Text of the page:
Eliot Martin, a graduate student at the Friedman School of Nutrition Science and Policy, provides insight into the events at COP24 in the Indonesia Pavilion. Eliot states that, “Indonesia now finds itself in a no-win position with a commodity that has become the backbone of its rural economy,” in regards to the extensive palm oil production occurring in the country.
Allison Meyer, a graduate student at Tufts University in the Friedman School of Nutrition Science and Policy, writes about her first week at the COP24, emphasizing that the least privileged people are often the ones most affected by the effects of climate change. In particular, Allison discusses a panel she attended that focused on the displacement, loss of home, and loss of culture for the people of Tuvalu and indigenous communities in Alaska.
Helen Mizrach, an undergraduate student studying Biopsychology with a minor in Food Systems and Nutrition at the School of Arts and Sciences, describes her first day at the COP 24. Helen provides details on the opening ceremony, the inauguration of the Climate Action Hub, a compelling discussion about the intersection of religion and climate change by Gyalwang Drupka, and a workshop on agriculture.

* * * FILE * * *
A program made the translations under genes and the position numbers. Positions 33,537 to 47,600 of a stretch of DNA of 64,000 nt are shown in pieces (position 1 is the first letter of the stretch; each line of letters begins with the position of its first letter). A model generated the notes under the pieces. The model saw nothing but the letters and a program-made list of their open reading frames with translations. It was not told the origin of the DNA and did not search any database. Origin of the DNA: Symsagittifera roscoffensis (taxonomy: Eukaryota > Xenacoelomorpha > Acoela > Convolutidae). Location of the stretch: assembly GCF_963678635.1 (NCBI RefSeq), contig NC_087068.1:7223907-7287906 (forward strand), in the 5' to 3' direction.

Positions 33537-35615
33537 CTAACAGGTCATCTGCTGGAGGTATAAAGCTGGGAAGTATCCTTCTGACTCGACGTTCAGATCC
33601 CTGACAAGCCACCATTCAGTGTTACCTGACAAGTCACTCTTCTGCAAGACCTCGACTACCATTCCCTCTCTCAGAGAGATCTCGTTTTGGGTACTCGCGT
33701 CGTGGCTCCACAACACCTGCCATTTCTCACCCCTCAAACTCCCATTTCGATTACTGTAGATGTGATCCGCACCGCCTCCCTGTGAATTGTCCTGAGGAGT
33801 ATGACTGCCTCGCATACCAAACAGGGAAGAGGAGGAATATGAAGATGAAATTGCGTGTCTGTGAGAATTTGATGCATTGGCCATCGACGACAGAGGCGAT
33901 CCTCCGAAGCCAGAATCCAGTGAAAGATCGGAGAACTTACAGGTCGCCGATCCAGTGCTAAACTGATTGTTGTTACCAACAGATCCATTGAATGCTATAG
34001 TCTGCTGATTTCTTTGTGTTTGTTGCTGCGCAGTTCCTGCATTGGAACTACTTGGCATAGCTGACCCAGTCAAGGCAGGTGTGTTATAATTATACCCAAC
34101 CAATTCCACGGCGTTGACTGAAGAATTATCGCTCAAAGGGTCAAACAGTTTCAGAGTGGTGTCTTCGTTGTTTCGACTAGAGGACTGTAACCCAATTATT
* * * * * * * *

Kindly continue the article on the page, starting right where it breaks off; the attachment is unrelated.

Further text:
Fletcher student, Grace Tamble, discusses her third day at the 24th Conference of the Parties to the United Nations Framework Convention on Climate Change (COP24) in Katowice, Poland. Grace describes attending a hearing from IRENA, the International Renewable Energy Agency, as well as other events that focused on the theme of energy transition, while also mentioning Katowice’s deep history of coal mining and its impact.
UNDP was very flexible and I got a chance to work on India’s market based mechanism, the PAT Scheme that seeks to improve energy efficiency, which consequently results in emissions reduction. Courses on climate change policy, energy finance and environmental policy solving that I had taken at the Fletcher School were instrumental in the work that I eventually undertook. I was assisting in providing policy briefs that looked at the expansion of the PAT model to other sectors of the Indian economy while making the targets for the existing designated consumers even more stringent.
Overcoming the resulting economic burdens is an increasingly steep hill to climb. Local businesses are constantly adapting to climate variability. Important fish stocks are migrating out of reach as a result of changing temperatures in the water. Droughts are occurring for longer stretches of time although the area’s leading export and staple crop, taro, begins to wither in as little as two weeks without rain. Inconsistent rainfall patterns are leading to less predictable outbreak periods of vector-borne diseases such as Dengue and Zika.